In the lawsuit, UHC says, “Next Health’s rapid growth has been primarily, if not exclusively, driven by its unlawful conduct and inappropriate business practices. Specifically, Next Health and its subsidiary labs paid bribes and kickbacks to referral sources (physicians, sober homes, sales consultants, etc.) in exchange for test orders; they inappropriately utilized standing test protocols regardless of patients’ medical histories, clinical conditions, or needs; they performed and billed for testing services that were not ordered by physicians; they improperly billed for services that they did not perform; and they routinely ignored patients’ payment responsibilities to avoid drawing attention to the scheme.”
UHC’s lawsuit references the DOJ’s actions in December, saying the DOJ indicted several executives, surgeons, physicians and others in connection with a similar illegal kickback conspiracy at Forest Park Medical Center.
“For years, Next Health and its subsidiaries succeeded in illegally billing commercial insurers for improper and unnecessary laboratory services,” the UHC lawsuit states. “Between 2011 and mid-2016, Next Health and its subsidiaries submitted thousands of claims to United, charging more than $400 million for out-of-network drug and pharmacogenetic laboratory testing services. United paid Next Health and its subsidiaries more than $100 million for these claims. Unbeknownst to United, all of the claims arose from the illegal and improper practices set forth herein.”
Kickbacks and/or Bribes
Last year, UnitedHealth discovered the illegal operation, then launched an investigation into Next Health and its subsidiary labs. “The investigation revealed, among other things, that Next Health funneled kickbacks and/or bribes to providers in multiple geographic areas for drug and pharmaco-genetic test orders,” said the court papers.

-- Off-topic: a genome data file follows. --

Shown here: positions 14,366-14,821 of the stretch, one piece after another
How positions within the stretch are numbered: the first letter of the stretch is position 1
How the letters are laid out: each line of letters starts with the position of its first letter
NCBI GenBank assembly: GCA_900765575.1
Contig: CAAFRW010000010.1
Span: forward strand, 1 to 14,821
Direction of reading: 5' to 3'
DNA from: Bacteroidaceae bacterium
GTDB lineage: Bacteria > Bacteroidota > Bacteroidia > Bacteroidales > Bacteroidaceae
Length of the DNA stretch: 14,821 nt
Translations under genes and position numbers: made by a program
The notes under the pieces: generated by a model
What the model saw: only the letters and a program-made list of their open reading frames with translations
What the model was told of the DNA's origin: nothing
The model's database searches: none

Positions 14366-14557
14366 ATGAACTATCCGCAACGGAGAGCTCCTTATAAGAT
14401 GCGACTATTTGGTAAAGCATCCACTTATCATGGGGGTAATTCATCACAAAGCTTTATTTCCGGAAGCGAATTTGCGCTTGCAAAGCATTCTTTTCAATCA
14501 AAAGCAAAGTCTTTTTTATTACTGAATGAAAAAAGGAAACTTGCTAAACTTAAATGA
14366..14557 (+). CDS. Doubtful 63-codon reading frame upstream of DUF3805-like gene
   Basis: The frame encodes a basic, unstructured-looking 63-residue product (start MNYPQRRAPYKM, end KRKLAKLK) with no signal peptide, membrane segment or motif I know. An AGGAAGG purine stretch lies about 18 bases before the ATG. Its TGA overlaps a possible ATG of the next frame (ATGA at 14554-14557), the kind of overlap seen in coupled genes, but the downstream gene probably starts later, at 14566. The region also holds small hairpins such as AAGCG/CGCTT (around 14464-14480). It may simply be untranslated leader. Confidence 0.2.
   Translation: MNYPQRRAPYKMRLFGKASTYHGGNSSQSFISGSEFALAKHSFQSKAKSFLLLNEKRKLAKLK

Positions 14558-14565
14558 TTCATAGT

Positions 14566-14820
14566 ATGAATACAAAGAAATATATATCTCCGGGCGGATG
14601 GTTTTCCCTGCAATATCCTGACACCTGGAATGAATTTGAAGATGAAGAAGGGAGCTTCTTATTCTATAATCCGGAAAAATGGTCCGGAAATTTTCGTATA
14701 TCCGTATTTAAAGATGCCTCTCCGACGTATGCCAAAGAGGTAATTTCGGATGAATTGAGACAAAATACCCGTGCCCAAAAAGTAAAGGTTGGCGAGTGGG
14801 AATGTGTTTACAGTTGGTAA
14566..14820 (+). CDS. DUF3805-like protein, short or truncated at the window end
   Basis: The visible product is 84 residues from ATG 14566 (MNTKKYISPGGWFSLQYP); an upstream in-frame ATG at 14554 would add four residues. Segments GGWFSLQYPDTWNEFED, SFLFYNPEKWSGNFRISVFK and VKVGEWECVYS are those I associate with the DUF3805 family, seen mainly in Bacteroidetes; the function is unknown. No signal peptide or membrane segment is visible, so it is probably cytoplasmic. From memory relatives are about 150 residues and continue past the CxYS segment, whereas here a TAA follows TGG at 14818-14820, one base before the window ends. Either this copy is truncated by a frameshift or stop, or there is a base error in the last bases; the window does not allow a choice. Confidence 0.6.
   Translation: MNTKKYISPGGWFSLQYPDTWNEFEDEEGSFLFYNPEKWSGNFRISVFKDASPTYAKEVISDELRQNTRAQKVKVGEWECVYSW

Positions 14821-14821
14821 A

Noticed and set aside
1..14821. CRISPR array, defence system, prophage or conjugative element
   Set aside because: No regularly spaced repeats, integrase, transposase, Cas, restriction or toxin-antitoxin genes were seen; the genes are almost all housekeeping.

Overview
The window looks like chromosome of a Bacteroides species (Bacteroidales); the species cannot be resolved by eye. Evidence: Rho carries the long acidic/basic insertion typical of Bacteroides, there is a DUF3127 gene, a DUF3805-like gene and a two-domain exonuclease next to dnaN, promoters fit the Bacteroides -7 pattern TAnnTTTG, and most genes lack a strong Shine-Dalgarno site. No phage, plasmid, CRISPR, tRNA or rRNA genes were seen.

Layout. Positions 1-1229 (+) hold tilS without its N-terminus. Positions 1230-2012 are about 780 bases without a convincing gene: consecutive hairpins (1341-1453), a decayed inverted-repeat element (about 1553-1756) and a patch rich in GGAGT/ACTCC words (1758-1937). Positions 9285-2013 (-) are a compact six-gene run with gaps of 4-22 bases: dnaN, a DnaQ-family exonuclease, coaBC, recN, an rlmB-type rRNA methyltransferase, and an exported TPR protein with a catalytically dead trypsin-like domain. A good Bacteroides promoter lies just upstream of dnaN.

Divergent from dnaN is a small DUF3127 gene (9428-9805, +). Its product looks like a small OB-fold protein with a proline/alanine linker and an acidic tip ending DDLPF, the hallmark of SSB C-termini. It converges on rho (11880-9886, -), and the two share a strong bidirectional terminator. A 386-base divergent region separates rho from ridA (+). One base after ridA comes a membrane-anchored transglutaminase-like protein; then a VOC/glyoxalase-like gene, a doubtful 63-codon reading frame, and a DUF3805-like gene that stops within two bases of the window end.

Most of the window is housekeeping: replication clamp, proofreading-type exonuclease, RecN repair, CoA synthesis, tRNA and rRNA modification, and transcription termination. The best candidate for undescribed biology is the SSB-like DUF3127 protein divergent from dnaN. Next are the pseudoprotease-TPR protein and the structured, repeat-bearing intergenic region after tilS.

“One of these illicit arrangements involved Next Health’s sales consultants paying people $50 to urinate in a cup in a Whataburger bathroom so that the urine could be portioned out and sent to Next Health for multiple unnecessary and expensive drug tests that were later billed to United and its customers. This one kick-back scheme resulted in UnitedHealth paying Next Health subsidiaries more than $11.1 million in less than one year,” said the lawsuit.
‘Unlawful Conduct’ Cited
One characteristic that Medicus Laboratories and Proove Biosciences have in common is that they specialize in testing for pain management and drugs of abuse. This sector of the clinical laboratory industry has a reputation for fraud and abuse on an unprecedented scale. Is the Medicus case—involving enforcement action by federal lab regulators and a lawsuit by a major health insurer—a first sign that federal prosecutors and private payers are ready to get tough with lab companies accused of illegal activities?
Troubled Proove Biosciences Forced Into Receivership
IN AUGUST, Proove Biosciences, a genetic testing company in Irvine, Calif., was ordered into receivership for restructuring and asset sale, according to Stat News. In a report by Stat’s West Coast Editor Charles Piller, he wrote that, on Aug. 7, the court supervising the case appointed Michael Thatcher of Glass Ratner Advisory & Capital Group of Atlanta as receiver.
Since last December, Piller has written several critical stories about Proove. In his article on Aug. 31, Piller reported that Proove founder Brian Meshkin blamed the company’s problems on Stat’s reporting, specifically articles published in December and February. “Those articles quoted experts who expressed deep doubts about the company’s scientific claims that it could predict a patient’s likelihood of becoming addicted to opioids,” Piller wrote. In his earlier reporting on Proove in December and February, Piller had written that one researcher said the company’s claims about its tests linking a patients’ genetic profile to addiction to be “hogwash.”
“Stat’s investigations also described business practices—including coercing patients to take unnecessary genetic tests—that former Proove employees and outside experts described as unethical and possibly illegal,” Piller wrote.
FBI agents and representatives from the federal Department of Health and Human Services raided Proove’s offices in June collecting documents in a criminal probe, Piller wrote. “According to legal experts, Proove and many of its affiliated doctors operated in ways that could violate federal and state anti-kickback laws, which are meant to prevent unneeded testing,” he added.
In defending his company, Meshkin called the reporting on the company’s practices to be “erroneous and damaging” and said they were based on false allegations from disgruntled employees.